Figure 3.13 shows a plot of 0.1-0.5 Hz bandpass filtered ground velocity P-wave seismograms from the teleseismic 7.6 earthquake in the Tonga region (Lat.: 23.050S; Lon.: 174.668W; depth 34 km) occurring on March 19, 2009 18:17:40 (UTC) as recorded by all operational channels (geophones and accelerometers) of the NHFN borehole stations. On this date and for this frequency band overall network performance appears significantly better than that observed for the local event shown in Figure 3.12. This serves to illustrate the value of routine evaluation of both local (higher frequency) and teleseismic (lower frequency) events when monitoring the state of health of the NHFN.
Owing to their near similar source-receiver paths, signals from teleseismic events also serve as a good source for examining the relative responses of the BK borehole network station/components to seismic ground motion, after correction for differences in instrument response among the stations. By rapidly generating such plots (particularly with correction for instrument response) following large teleseismic events, quick assessment of the NHFN seismometer responses to real events are easily done and corrective measures implemented with relatively little delay.
Generally speaking, the accelerometers, being an active device, are more accurate and also more stable than the geophones, so it is reasonable to assume that the most likely reason for the difference is that the assumed generator constants for the geophones are inaccurate. Rodgers et al. (1995) describe a way to absolutely calibrate the geophones in situ and to determine their generator constant, free period and fraction of critical damping. The only external parameter that is required is the value of the geophone's inertial mass.
We have built a calibration test box which allows us to routinely perform the testing described by Rodgers et al. during site visits. The box drives the signal coil with a known current step and rapidly switches the signal coil between the current source and the data logger input. From this information, expected and actual sensor response characteristics can be compared and corrections applied. Also, changes in the sensor response over time can be evaluated so that adjustments can be made, and pathologies arising in the sensors due to age can be identified. Once a geophone is absolutely calibrated, we also check the response of the corresponding accelerometer.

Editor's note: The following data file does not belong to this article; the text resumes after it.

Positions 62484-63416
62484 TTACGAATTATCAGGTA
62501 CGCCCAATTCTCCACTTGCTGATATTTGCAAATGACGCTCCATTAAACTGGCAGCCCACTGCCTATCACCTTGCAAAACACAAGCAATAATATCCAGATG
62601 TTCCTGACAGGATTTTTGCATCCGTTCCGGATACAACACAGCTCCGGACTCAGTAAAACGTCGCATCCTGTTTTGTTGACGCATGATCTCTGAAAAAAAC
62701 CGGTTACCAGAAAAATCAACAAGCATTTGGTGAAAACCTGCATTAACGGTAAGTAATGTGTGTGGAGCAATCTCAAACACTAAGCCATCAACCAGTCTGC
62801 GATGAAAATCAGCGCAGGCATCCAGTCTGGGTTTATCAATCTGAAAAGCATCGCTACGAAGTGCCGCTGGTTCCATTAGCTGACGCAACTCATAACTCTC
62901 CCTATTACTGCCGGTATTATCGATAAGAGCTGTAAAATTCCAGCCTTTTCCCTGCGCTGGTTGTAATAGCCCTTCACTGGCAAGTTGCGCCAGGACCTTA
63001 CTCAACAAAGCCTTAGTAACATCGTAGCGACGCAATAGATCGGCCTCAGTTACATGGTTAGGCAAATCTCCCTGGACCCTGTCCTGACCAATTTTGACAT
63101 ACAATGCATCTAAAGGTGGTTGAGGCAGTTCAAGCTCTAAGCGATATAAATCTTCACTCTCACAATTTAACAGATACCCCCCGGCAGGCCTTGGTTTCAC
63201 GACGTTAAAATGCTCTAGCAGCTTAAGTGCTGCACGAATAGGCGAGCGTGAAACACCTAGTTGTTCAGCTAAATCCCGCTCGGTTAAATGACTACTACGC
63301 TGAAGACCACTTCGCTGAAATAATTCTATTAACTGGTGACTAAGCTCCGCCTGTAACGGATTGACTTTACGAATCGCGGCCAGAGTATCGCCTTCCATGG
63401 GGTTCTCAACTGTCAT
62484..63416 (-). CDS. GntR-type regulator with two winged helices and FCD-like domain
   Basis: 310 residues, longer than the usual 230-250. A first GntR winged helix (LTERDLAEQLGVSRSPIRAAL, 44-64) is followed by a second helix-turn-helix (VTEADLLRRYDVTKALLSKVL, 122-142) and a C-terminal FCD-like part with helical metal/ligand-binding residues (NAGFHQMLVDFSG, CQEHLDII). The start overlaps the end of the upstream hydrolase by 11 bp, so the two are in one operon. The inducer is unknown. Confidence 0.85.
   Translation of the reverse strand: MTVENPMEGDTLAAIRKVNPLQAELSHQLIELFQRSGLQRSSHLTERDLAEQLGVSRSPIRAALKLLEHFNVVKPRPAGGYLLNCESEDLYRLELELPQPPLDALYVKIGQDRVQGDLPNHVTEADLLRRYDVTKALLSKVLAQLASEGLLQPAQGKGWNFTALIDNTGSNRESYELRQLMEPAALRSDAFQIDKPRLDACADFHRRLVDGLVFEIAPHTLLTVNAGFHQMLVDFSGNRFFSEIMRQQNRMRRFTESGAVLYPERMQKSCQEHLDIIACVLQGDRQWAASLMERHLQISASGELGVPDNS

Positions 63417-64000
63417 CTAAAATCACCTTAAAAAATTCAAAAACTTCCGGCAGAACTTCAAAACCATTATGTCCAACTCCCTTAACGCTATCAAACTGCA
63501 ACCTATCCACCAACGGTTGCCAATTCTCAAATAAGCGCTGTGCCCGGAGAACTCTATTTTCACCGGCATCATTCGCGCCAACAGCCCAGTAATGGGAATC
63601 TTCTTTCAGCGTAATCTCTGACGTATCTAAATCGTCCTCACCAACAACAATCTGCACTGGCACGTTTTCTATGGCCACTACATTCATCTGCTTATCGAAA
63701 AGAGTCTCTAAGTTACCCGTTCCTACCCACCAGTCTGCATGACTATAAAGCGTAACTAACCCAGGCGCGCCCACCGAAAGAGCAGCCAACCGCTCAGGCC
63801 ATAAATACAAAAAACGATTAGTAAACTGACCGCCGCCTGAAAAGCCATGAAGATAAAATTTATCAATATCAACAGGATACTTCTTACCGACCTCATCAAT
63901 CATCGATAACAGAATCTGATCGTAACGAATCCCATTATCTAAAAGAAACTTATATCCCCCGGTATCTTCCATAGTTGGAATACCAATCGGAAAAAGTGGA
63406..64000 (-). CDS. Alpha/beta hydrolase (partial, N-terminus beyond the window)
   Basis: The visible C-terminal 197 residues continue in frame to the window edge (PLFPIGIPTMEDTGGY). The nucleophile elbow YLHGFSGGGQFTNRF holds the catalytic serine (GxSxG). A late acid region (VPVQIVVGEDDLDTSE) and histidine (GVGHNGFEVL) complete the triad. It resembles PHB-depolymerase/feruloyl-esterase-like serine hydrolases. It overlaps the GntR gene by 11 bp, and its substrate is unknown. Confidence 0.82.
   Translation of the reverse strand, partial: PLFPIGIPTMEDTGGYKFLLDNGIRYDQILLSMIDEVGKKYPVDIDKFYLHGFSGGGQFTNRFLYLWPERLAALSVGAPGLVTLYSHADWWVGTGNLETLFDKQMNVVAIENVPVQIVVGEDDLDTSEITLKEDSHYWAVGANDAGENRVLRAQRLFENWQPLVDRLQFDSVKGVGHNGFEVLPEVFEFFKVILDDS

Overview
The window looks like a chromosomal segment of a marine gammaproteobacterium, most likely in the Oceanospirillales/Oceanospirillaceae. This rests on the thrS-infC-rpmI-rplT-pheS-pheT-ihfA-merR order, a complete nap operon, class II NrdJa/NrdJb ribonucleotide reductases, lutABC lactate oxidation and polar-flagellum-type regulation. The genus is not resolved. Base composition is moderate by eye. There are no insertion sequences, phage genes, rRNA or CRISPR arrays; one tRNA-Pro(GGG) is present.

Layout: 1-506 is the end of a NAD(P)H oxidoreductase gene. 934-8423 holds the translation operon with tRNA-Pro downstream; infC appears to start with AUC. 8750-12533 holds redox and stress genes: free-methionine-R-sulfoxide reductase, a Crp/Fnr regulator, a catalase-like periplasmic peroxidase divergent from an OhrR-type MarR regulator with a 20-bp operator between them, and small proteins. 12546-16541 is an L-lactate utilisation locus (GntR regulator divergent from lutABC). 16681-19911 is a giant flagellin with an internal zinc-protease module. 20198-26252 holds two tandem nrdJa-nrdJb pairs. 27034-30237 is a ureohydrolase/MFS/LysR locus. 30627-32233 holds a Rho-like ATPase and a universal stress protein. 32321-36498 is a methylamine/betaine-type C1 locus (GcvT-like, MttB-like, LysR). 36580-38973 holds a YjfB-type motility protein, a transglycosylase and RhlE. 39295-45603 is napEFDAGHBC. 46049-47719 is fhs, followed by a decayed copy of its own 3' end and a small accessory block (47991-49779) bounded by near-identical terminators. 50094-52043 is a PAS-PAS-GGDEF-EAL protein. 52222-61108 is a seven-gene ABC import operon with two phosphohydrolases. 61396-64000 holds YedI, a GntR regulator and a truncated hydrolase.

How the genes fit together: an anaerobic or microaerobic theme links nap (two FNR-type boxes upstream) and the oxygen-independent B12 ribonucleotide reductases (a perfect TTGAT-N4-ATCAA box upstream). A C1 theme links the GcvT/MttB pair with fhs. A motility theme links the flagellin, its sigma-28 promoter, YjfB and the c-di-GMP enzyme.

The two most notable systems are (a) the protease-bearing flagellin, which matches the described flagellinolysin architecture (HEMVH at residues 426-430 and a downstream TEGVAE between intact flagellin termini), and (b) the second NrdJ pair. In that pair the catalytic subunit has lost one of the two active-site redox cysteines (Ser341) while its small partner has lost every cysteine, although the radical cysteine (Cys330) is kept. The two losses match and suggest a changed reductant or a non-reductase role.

Currently, we are also in the process of preparing a competitive proposal to Caltrans to continue to expand the NHFN with additional borehole installations and to upgrade several NHFN sites with strong-motion surface sensors to provide up-hole down-hole data for fundamental research on amplification effects in the upper 1-200 meters.
As of the writing of this report, permission and citing has been completed and drilling (provided by Caltrans) has begun on an additional site (CMAB) located at the Cal Maritime Academy. This site is intended to replace a particularly noisy backbone station at the south end of the Carquinez bridge (CRQB). With support for drilling and the purchase of a sensor package from Caltrans, the plan is to transfer the surface infrastructure and recording equipment at CRQB to the Cal Maritime site once drilling has been completed.
This year, complex negotiations involving (among others) the East Bay Regional Parks District and UNAVCO were finally completed, giving us permission to create borehole site (PINB) at Pt. Pinole Regional Park. However, it has now been recognized that installation of a deep borehole at this site is potentially problematic due to environmental issues (in the past, the park had been a dynamite manufacturing facility, leaving the possibility that liberation of chemical contaminants may occur from extraction of borehole materials during drilling). We are currently in the process of evaluating the situation further to decide whether or not the PINB installation will need to be abandoned in favor of an alternative future site (possibly at the Wildcat location).
Under Bob Nadeau's and Doug Dreger's general supervision, Rich Clymer, Doug Neuhauser, Bob Uhrhammer, Bill Karavas, John Friday, Taka'aki Taira, and Rick Lellinger all contribute to the operation of the NHFN. Bob Nadeau prepared this section with help from Taka'aki Taira and Bob Uhrhammer.
Support for the NHFN is provided by the USGS through the NEHRP grant program (grant no. 07HQAG0014) and by Caltrans through grant no. 59A0578. Pat Hipley of Caltrans has been instrumental in the effort to continue to upgrade and expand the network. Larry Hutchings and William Foxall of LLNL have also been important collaborators on the project in years past.
Rodgers, P.W., A.J. Martin, M.C. Robertson, M.M. Hsu, and D.B. Harris, Signal-Coil Calibration of Electromagnetic Seismometers, Bull. Seism. Soc. Am., 85(3), 845-850, 1995.
Murdock, J. and C. Hutt, A new event detector designed for the Seismic Research Observatories, USGS Open-File-Report 83-0785, 39 pp., 1983.